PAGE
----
Traditionally, this deck has had real problems trying to get ahead in the race for cards, eventually just losing to any deck that can cast more than one Wrath of God effect in a game. However, Skullclamp combined with the Swords gives you a novel opportunity to win through card advantage through an extended game. Even just chumping a creature with a Skullclamp equipped on it can cause a string of events that can have some dire effects on a game; eventually you can wrap up a lot of games by chumping until you get an Angel face-up, then thereís only so much that a deck can do to get things back under control.

So, hereís an example of a deck that can potentially abuse the Clamp. But where else can this thing fit into the game? Well, I think itís possible that we could even see Skullclamp in decks like Goblins, where you always end up with random 1/1ís that you really could do without in favor of digging for a Siege Gang (or a Bidding, depending on your flavor of Goblins). This isnít to mention what happens with all those goblins the Siege Gang Commander brings into play himself.

How about in something like red-green Affinity-hate in block-constructed? Think of casting a Viridian Shaman to eat a Myr Enforcer, slapping a Clamp on it and blocking the Enforcer that attacks the next turn, only to draw into your next Shaman? Putting Skullclamp on a Solemn Simulacrum seems unfair in a multitude of ways. This might all depend on if youíre running Molder Slug or not, but the amount of hate that can exist even without the Slug could make this card worth considering.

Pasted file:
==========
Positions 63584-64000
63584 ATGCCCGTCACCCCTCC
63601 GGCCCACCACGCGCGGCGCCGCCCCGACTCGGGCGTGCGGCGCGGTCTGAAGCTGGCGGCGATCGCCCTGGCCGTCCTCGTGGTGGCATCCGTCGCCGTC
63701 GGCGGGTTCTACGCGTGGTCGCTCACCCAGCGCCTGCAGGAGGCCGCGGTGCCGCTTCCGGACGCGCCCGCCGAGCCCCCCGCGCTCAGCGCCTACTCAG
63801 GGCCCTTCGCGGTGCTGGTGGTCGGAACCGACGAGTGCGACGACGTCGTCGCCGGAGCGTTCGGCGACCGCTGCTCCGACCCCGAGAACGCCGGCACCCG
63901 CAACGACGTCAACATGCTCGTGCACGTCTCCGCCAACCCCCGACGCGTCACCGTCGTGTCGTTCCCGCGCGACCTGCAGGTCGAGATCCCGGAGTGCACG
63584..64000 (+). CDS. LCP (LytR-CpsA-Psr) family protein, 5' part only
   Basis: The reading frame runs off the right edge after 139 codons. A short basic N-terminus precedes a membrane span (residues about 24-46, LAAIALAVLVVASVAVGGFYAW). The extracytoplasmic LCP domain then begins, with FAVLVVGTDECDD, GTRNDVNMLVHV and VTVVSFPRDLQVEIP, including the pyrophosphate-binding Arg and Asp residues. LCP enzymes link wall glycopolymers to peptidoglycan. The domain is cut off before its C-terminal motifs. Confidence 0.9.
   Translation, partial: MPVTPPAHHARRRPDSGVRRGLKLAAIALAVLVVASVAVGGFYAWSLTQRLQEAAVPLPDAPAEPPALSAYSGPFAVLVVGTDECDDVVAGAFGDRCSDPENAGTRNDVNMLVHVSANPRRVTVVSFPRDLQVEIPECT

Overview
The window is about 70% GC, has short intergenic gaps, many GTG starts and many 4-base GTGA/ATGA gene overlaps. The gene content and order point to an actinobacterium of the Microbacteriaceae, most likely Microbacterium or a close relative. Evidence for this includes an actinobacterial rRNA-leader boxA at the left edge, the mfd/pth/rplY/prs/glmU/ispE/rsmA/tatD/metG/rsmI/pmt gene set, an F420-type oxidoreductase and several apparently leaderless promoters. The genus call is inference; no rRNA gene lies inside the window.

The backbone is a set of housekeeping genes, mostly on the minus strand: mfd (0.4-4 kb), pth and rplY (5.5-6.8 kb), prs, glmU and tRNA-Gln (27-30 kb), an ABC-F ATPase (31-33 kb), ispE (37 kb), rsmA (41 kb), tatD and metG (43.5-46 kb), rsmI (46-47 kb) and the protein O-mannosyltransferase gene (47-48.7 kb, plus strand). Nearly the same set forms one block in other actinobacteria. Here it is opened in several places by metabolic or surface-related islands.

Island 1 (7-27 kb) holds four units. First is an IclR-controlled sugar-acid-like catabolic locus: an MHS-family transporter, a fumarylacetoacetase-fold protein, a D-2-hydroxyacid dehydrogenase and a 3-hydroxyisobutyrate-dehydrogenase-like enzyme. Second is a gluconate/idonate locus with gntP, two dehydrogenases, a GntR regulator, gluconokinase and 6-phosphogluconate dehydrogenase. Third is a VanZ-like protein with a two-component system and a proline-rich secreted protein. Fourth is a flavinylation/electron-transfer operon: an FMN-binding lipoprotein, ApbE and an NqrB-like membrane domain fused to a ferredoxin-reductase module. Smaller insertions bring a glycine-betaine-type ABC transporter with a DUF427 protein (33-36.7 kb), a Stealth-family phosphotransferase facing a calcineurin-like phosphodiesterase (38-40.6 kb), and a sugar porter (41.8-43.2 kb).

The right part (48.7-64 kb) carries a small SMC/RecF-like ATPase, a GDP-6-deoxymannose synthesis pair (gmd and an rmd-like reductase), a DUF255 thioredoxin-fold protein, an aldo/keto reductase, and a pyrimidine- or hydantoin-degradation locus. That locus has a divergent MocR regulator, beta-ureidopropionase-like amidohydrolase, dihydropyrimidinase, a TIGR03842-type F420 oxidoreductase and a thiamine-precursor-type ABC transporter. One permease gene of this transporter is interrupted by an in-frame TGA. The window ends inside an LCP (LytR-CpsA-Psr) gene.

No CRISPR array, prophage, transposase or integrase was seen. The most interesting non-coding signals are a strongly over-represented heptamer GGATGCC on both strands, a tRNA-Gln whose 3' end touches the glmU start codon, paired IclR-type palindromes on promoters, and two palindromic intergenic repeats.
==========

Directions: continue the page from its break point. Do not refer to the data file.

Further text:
The point here is that, with this new card, there exists a cheap, colorless way to turn creatures into something else. We havenít even gotten into the possibilities of what can happen if you have multiple Skullclamps in play with Shikari and Steelshaper in play. Wizards has worked very hard to try to avoid giving colorless cards effects like this, then they go and print this, which provides a mechanism for random creature decks to draw obscene numbers of cards at a minimal cost.

Finally, weíre going to talk about this card in the context of limited, both sealed deck and draft. And the verdict on it is very, very simple: you take it. In sealed, you will ALWAYS play this card. In draft, if you see this card you will almost always pick it; if someone passes it to you, then just say, ďThank you,Ē take it, and ship the rest of the pack. I seriously canít think of a situation where I wouldnít take this card, and your conclusion should be very close to the same.

This weekend, the qualifiers for PT-San Diego begin. Iím hoping that many of you are planning on playing in these events; next week, Iím hoping to have some analysis of this weekendís event, as well as some puzzles for you to work out. The difference between sealed and draft in Mirrodin feels more significant than in blocks gone by; the types of decks you can end up with from deck to deck can be widely varied, with much more identifiable archetypes than in other blocks, depending on things like available equipment and Myr. Itís going to be a challenging season of PTQís.

Until next week, take care.

-Jonathan Pechon
Sigmundí on IRC (EFNet)
Sigmund on Modo